Installing Bifold Doors
Preassembling the jambs and the casings makes for a faster, more accurate job.
Synopsis: An experienced trim carpenter hangs a set of bifold doors on a closet, explaining why assembling jambs and casings together first makes the process faster and more accurate.
If you work as a trim carpenter long enough, sooner or later you’ll come to the realization that prefabricating components on a bench makes it easier to put them on the wall. I put this approach to work in all my trim-carpentry tasks. But in the case of installing bifold doors—the ubiquitous accordion-style panels that conceal many an American closet—the workbench is the floor in front of the closet. The job starts with the jambs.
Unlike prehung doors, which are hinged to their jambs when they leave the factory, bifold doors are typically shipped without the jambs. Instead, bifold doors are hinged to one another and packed in a cardboard box. The box also contains a bag full of hardware for hanging the doors. The doors illustrated here, for example, included the 2400 series Bi-Fold Door Hardware from Stanley. Detailed instructions for adjusting the hardware accompany the doors.
I typically purchase bifold doors from the same shop that supplies my passage doors. Along with the doors, I have the shop send along finger-jointed pine jamb kits for the doors (I prefer pine because nails driven into pine—unlike MDF, the other jamb-material option—don’t leave telltale dimples that need sanding).
Rough openings should be sized in a manner similar to those for passage doors by adding 2 in. to the nominal dimension of the doors. For example, a 5-ft. 0-in. bifold requires a 62-in.-wide rough opening. That leaves enough room for the jambs (two at 5/8 in. each) plus some wiggle room for plumbing the jambs. I frame my rough openings to be 82-1/2 in. high from the subfloor. That’s a standard 81-in. trimmer atop a 2x plate. Sharp-eyed carpenters will note that even though they are called 6-ft. 8-in. doors, bifold doors are really 6 ft. 7 in. tall. The missing inch allows room for the track at the top of the doors.
The jamb kits often include 1×1 moldings that are meant to conceal the edges of the doors around the sides and the door track. I think they’re ugly. These clunky 1x1s give a tacked-on look to the trim that isn’t in keeping with the look of the passage doors. So I leave out the 1x1s, preferring instead a detail that I learned from an ace finish carpenter back in the 70s. As shown in the article photos, I add a 1×2 to the head jamb, and then conceal most of it with the same trim that cases the passage doors. I don’t use any stops along the sides of the doors because the doors can easily be adjusted to maintain an even gap between their stiles and the jambs when the side jambs are aligned correctly. Bifold doors swing on pins instead of on the leaf hinges common to passage doors. The pins fit into predrilled holes in the top and bottom of the doors. With this system, most of the loads exerted by the doors are delivered to the pivot brackets at the bottoms of the jambs. So don’t worry about heavy structural nailing through the jambs to keep the doors from sagging. You’ll note in the photos that I put blocks under the pivot brackets to keep them from being buried by carpeting. If the floor is to be hardwood, leave out the blocks and install the doors after the hardwood is in place.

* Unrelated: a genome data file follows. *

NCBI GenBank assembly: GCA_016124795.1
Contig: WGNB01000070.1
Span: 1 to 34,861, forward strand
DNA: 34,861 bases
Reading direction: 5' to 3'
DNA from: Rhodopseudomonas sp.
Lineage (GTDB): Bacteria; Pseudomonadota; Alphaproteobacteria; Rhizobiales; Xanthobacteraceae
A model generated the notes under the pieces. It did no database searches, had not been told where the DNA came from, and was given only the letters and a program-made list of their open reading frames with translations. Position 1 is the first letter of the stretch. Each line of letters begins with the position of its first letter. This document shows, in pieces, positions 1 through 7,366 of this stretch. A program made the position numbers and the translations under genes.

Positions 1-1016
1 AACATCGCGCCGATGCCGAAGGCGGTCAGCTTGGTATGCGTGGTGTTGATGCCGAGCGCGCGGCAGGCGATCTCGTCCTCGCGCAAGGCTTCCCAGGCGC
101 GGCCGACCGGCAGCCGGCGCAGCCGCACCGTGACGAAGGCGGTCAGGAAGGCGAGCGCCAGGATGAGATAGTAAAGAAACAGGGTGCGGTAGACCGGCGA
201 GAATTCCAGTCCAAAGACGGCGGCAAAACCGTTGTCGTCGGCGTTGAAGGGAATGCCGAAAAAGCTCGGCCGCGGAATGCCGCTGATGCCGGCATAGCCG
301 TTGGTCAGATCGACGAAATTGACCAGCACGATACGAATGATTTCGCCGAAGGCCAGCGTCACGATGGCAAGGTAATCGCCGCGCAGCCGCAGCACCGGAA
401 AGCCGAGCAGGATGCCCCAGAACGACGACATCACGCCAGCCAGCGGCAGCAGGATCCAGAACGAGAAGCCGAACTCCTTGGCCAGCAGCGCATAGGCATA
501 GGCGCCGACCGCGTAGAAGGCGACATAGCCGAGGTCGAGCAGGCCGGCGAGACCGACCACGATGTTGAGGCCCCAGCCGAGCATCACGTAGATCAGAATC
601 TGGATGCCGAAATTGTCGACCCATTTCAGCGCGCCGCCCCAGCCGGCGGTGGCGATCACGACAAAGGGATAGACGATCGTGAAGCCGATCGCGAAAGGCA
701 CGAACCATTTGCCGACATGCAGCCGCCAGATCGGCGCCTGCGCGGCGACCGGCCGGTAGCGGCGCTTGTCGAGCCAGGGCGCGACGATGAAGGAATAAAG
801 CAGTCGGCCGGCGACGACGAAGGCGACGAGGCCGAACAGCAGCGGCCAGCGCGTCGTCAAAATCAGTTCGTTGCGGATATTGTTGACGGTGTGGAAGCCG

Hardware varies a bit from brand to brand, but the principles are the same. The door closest to the jamb is the pivot door. Its mate is the guide door. The pivot bracket at the bottom of the jamb is fixed, but the pin can be moved along its serrated slot to fine-tune the pivot door’s distance from the jamb. The pin at the top of the pivot door fits into a bracket in the door track that can be adjusted with a set screw. The pin in the guide door fits into a sliding, spring-loaded guide that snugs against the other pair of doors, holding them tightly together when closed.
13, 14. The doors swing on pins. At the top, each door has a spring-loaded pivot pin (photo left) that slides in the door track. At the bottom, the door closest to the jamb has an adjustable pin that fits into the jamb bracket (photo right).
15. Install the doors from the top. Insert the top pivot pins into their slots, and push up to compress the springs. This makes room for the lower pivot to clear the jamb bracket as its pin is located in the serrated slot.
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